Of course the man with the neck tattoo of the Bacardi Rum bat logo was having a fight on his phone at the bus stop.
Of course he was.
Of course he had a sandy brown buzz cut and swore into phone.
“Do you think I’m stupid?” he screamed into the phone.
Of course he said that. Of course he screamed it between puffs of cigarette as he stormed back and forth by the Clybourn underpass.
It was a brisk dusk, the wind slashing at us with what would in a few hours put inches of snow on the ground, hopefully one of the last exhibitions of the almost human level of malice this winter has shown. By the caverns formed by the train tracks over Ashland and the slate-colored, pockmarked sheets of receding ice and garbage, the man with the tattoo of the Bacardi Rum bat peeking out from the back of his T-shirt waited by a beeping bus shelter with me and a small woman who kept hopping foot to foot.
The lighted arrival times on the side of the shelter went from seven minutes to five to four to two to five, then due, then back to three. The man with the winged rum logo on his neck swore into his phone and the shelter beeped.
As cars went by.
Another swear into the phone. An allegation that the other person thought he was stupid. Bacardi Neck screamed into the phone that the other person was a liar. He stormed south, still yelling at his phone.
The shelter beeped. Of course it did.
The man with the rum bat on his neck and the crude military buzz cut wouldn’t have liked me if I got to know him. I would be too weak and effete. I wouldn’t like him either. Whose rebellion is a corporate neck logo?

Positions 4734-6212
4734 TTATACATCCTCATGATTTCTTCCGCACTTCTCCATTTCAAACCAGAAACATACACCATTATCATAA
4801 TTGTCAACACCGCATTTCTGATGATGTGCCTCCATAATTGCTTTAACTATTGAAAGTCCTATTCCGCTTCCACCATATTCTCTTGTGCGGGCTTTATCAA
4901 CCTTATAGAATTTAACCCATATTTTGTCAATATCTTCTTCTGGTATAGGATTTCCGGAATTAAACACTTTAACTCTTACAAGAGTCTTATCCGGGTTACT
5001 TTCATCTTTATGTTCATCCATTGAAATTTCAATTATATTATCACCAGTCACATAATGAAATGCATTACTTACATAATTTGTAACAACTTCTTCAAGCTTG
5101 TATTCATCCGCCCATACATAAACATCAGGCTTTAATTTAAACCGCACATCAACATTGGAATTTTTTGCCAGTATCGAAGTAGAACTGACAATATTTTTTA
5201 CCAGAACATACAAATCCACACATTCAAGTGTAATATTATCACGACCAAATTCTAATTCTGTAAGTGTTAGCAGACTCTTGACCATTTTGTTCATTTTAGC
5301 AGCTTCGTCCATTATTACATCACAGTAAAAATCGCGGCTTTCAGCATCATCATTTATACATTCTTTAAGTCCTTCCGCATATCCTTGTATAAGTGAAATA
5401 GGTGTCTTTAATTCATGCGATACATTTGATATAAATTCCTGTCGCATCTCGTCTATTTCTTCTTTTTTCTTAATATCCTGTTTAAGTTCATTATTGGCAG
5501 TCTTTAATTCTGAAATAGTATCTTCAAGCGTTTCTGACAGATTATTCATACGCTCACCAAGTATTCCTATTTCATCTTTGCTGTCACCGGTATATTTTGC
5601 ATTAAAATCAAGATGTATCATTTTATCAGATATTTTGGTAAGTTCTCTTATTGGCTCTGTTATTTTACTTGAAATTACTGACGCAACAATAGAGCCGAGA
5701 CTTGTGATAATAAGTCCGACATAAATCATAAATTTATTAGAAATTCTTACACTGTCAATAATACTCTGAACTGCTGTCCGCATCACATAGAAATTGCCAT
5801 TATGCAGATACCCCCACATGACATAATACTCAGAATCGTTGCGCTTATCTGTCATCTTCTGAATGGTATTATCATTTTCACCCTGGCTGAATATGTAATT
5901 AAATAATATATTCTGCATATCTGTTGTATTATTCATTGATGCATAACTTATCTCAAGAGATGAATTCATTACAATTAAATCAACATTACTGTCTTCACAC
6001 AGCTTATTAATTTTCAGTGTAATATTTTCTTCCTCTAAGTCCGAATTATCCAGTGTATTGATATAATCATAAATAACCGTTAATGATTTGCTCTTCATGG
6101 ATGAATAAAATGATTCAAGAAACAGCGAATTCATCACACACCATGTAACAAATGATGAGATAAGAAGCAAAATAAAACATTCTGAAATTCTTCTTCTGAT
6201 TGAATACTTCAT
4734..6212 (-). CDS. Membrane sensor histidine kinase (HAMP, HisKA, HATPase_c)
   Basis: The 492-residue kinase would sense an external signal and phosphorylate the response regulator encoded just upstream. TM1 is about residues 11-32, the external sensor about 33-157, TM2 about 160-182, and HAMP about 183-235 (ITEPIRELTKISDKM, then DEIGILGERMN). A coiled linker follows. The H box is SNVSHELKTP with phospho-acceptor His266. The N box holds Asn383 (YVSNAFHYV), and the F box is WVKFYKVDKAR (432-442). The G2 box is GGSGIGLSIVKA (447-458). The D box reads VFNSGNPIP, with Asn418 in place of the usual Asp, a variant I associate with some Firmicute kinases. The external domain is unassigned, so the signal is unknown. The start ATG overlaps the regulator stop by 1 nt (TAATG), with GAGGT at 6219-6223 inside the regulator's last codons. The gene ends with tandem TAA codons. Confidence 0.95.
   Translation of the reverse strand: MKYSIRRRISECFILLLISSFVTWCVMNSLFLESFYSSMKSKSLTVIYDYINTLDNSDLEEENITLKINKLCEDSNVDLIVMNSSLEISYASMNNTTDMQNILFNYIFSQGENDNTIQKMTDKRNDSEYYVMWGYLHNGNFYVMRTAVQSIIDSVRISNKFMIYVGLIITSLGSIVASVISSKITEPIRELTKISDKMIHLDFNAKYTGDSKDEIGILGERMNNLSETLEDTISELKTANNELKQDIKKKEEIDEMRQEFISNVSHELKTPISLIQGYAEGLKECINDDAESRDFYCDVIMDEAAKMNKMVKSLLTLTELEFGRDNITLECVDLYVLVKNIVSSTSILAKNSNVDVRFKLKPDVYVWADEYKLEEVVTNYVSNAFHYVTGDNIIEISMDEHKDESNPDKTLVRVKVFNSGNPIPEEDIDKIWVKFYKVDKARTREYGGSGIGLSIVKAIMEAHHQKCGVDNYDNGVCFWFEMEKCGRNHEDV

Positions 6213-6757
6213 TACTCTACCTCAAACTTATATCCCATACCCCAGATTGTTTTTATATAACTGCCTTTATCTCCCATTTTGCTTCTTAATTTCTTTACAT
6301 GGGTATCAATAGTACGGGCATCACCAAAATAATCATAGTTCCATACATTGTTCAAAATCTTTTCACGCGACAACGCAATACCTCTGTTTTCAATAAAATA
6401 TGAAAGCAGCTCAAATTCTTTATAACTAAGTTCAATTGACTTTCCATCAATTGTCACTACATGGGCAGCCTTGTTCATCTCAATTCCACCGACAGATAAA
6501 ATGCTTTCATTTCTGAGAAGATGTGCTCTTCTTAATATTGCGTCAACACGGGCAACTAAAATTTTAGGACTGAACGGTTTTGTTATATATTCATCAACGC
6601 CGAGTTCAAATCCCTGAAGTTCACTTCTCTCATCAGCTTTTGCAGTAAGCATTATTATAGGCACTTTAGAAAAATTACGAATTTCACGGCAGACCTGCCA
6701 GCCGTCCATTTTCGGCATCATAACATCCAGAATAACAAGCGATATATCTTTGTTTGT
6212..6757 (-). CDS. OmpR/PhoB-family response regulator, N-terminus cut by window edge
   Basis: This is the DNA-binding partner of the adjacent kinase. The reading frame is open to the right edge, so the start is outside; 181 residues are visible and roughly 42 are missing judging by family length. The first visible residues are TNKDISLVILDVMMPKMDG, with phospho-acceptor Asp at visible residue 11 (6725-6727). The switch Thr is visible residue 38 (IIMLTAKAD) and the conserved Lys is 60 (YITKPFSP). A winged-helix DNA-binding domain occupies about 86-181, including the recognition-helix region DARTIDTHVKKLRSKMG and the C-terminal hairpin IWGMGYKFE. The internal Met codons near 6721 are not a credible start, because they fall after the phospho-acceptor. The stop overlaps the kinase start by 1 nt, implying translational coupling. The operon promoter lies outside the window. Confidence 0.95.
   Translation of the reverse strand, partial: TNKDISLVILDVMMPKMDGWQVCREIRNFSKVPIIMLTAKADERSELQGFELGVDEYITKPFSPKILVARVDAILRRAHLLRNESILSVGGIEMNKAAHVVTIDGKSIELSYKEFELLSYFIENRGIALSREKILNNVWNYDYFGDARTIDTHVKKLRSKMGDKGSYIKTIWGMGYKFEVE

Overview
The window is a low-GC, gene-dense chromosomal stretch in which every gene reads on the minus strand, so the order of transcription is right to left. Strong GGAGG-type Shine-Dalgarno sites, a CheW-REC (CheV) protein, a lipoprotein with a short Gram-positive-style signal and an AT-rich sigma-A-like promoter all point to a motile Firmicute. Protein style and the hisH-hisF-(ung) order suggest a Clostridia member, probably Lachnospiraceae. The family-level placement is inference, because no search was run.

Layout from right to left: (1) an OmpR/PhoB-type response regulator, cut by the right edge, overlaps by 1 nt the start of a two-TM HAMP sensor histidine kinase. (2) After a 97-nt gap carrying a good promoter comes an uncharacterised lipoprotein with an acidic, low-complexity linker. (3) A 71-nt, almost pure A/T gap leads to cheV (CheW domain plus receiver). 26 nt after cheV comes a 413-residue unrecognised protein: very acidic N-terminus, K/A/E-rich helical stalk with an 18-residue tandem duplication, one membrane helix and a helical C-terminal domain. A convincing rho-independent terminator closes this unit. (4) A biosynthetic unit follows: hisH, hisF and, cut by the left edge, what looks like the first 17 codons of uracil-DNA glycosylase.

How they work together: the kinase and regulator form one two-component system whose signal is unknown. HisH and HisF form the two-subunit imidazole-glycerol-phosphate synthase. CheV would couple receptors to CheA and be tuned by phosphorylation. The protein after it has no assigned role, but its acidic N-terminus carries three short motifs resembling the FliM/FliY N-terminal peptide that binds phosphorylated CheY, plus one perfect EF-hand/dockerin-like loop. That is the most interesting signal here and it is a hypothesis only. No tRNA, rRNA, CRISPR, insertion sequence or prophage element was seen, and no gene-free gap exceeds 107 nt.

But at that moment, I felt close to Bacardi Neck, to that rowdy, angry hooligan screaming “Liar!” between puffs of smoke.
The words aren’t coming now, as I type hours later watching the then-promised snow blanket his and my shared city. When he screamed into the phone that he wasn’t stupid, it was me screaming it somehow. When he called the other a liar, I thought of the times I had made that claim. Even his neck tattoo reminded me of my own past stupid decisions.
I recognized the anger in my own sad past. I remembered the joy. This man, this terrifying, ranting and no doubt stupid man — again, who would get a rum logo neck tattoo? — was me. And I was him. It wasn’t that I felt a sameness. At that moment, I felt there was no such thing in the universe as difference.
A zen koan in the form of a screaming asshat.
So a prayer for you, Bacardi Neck of the bus stop. A little prayer from a godless man.
Be well, sir. Be slower to yell, take longer to anger. Laugh easily and don’t accuse as readily. Listen instead of talk. Relax instead of scream. Maybe consider laser tattoo removal.
Whatever I had a that moment is lost, the brief clarity of non-difference obscured again, blanketed like a city under snow. But for a moment this afternoon, I saw an angry, screaming, rather frightening man with a rum company registered trademark scrimshawed into his body and I felt we were one.
It felt natural and obvious. It felt like saying “of course.”